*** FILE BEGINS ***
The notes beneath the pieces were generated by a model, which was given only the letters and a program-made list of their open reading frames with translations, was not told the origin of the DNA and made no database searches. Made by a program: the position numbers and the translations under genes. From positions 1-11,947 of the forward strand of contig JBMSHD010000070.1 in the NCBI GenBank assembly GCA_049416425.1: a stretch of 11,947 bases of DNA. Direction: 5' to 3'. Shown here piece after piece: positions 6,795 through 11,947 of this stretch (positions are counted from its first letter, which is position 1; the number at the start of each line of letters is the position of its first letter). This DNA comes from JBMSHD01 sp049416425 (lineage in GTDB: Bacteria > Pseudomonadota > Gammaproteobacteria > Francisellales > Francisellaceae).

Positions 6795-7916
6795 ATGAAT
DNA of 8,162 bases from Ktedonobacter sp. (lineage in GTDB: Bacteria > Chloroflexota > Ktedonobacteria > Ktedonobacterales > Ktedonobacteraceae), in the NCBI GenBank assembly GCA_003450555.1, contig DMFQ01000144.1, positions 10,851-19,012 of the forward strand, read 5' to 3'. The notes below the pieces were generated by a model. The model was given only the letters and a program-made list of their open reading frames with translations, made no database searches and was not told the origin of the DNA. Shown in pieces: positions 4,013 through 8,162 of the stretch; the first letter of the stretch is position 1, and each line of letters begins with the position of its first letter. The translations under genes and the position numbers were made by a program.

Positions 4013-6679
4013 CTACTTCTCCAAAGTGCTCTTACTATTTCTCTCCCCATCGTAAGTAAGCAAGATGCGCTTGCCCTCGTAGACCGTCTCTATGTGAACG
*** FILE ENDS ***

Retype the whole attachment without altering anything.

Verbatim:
The notes beneath the pieces were generated by a model, which was given only the letters and a program-made list of their open reading frames with translations, was not told the origin of the DNA and made no database searches. Made by a program: the position numbers and the translations under genes. From positions 1-11,947 of the forward strand of contig JBMSHD010000070.1 in the NCBI GenBank assembly GCA_049416425.1: a stretch of 11,947 bases of DNA. Direction: 5' to 3'. Shown here piece after piece: positions 6,795 through 11,947 of this stretch (positions are counted from its first letter, which is position 1; the number at the start of each line of letters is the position of its first letter). This DNA comes from JBMSHD01 sp049416425 (lineage in GTDB: Bacteria > Pseudomonadota > Gammaproteobacteria > Francisellales > Francisellaceae).

Positions 6795-7916
6795 ATGAAT
DNA of 8,162 bases from Ktedonobacter sp. (lineage in GTDB: Bacteria > Chloroflexota > Ktedonobacteria > Ktedonobacterales > Ktedonobacteraceae), in the NCBI GenBank assembly GCA_003450555.1, contig DMFQ01000144.1, positions 10,851-19,012 of the forward strand, read 5' to 3'. The notes below the pieces were generated by a model. The model was given only the letters and a program-made list of their open reading frames with translations, made no database searches and was not told the origin of the DNA. Shown in pieces: positions 4,013 through 8,162 of the stretch; the first letter of the stretch is position 1, and each line of letters begins with the position of its first letter. The translations under genes and the position numbers were made by a program.

Positions 4013-6679
4013 CTACTTCTCCAAAGTGCTCTTACTATTTCTCTCCCCATCGTAAGTAAGCAAGATGCGCTTGCCCTCGTAGACCGTCTCTATGTGAACG